College of Arts and Sciences
Rachel Van Liew
The international community’s narrative of the Malian conflict (2012-2015) is overly simplistic. The United Nations, France, and the US focused solely on the terrorist aggression facing Mali and other West African states after the fallout of the Arab Spring—to the detriment of the Malian people’s needs and long-term stability. This paper presents Malian, West African, and African perspectives in contrast to the Westernized narrative, in order to critically analyze the 2013 French intervention in Mali and the under-studied effects of colonial history in contemporary action in the Sahara-Sahel region. The paper juxtaposes the proclaimed “success” of the French counterterrorism intervention against the historical injustices of colonialism and the continuing effects of neocolonialism on development and inequality within and among states. This paper cautions against allowing states, such as France, to exert unrestrained military power for counterterrorist aims without considering the legality and necessity of such action in the context of each state. In the specific case of Mali, the French intervention prevented the resolution of the Kel Tamasheq rebellion against the Malian government and precluded regional powers from taking on the role of primary intervening authority, which continues to affect the resolution of violence and the integrity of the state.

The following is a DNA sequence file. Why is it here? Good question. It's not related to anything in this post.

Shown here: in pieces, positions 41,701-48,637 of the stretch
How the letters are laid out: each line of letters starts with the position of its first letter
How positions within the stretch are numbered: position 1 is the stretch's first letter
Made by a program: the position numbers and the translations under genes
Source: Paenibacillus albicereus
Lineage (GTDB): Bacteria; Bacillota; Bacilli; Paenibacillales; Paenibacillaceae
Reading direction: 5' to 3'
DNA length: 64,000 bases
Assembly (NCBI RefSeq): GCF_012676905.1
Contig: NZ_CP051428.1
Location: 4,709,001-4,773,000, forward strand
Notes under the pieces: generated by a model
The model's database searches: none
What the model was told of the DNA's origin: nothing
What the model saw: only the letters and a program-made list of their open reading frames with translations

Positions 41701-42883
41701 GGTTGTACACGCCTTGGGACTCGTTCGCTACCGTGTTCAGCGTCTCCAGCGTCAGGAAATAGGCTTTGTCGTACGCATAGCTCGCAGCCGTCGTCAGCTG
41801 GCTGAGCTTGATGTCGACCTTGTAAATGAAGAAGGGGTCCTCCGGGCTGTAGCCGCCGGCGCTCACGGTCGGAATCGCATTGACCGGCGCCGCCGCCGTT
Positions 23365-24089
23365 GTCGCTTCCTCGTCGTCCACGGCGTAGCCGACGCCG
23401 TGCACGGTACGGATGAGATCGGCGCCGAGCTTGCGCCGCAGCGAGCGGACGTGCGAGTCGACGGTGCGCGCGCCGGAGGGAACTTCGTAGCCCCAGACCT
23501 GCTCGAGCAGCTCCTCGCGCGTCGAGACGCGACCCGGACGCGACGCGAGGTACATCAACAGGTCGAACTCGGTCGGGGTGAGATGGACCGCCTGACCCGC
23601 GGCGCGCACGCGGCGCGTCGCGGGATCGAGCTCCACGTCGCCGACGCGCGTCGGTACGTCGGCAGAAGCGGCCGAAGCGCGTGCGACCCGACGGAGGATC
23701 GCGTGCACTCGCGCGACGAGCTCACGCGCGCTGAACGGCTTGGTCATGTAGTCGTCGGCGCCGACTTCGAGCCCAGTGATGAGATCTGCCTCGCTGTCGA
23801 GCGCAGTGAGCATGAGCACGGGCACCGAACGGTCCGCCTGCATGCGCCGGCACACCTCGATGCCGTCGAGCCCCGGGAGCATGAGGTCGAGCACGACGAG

"The French Intervention in the 2012 Malian Conflict: Neocolonialism Disguised as Counterterrorism.,"
SUURJ: Seattle University Undergraduate Research Journal: Vol. 3
, Article 15.
Available at: https://scholarworks.seattleu.edu/suurj/vol3/iss1/15